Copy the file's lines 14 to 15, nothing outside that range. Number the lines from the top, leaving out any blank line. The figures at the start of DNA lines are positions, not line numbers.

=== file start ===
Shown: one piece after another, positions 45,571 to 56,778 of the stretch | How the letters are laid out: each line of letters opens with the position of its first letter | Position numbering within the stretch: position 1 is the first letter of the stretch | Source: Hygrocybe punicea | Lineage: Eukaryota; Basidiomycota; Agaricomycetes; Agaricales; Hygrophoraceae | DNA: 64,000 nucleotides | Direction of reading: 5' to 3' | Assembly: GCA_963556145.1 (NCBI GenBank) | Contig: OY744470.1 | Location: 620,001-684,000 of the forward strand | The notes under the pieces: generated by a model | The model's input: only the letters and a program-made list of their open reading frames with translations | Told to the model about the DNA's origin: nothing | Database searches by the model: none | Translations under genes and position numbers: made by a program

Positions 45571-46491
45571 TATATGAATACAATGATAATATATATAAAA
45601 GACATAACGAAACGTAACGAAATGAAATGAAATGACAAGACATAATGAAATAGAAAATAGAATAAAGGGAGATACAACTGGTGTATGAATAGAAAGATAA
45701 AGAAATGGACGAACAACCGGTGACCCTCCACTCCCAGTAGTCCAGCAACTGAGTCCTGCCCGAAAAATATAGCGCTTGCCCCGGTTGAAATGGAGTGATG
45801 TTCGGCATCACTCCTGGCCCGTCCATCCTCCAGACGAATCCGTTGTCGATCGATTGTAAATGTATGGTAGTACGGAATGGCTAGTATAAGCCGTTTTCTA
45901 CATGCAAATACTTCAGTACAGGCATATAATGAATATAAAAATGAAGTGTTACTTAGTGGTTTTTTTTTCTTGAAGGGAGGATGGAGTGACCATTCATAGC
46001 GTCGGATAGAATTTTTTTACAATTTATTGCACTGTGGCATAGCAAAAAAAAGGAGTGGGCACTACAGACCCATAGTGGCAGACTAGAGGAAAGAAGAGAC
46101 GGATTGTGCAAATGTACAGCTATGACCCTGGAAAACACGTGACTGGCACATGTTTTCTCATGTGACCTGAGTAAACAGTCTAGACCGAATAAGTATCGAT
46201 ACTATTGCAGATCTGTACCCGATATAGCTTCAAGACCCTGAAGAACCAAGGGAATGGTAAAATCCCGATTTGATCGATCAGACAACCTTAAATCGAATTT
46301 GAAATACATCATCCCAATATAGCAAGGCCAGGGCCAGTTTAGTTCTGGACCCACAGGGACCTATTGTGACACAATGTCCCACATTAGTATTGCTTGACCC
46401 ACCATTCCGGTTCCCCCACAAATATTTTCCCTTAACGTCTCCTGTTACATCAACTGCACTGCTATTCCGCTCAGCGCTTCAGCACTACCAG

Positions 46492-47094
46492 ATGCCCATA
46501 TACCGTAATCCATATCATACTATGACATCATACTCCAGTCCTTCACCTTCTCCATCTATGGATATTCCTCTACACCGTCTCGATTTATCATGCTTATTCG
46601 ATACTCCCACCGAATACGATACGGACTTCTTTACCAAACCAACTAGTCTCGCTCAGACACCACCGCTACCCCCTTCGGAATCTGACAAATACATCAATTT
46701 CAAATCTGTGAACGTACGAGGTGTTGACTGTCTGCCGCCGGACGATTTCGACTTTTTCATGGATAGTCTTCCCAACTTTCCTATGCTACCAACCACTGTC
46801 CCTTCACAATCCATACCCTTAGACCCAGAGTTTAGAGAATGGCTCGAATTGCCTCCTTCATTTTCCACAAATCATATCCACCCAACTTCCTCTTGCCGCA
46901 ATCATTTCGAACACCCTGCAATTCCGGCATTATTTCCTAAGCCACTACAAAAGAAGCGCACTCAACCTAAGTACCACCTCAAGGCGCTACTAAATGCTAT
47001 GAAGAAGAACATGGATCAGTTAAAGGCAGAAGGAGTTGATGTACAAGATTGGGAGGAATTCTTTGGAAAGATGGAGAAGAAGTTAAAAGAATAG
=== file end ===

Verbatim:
46492 ATGCCCATA
46501 TACCGTAATCCATATCATACTATGACATCATACTCCAGTCCTTCACCTTCTCCATCTATGGATATTCCTCTACACCGTCTCGATTTATCATGCTTATTCG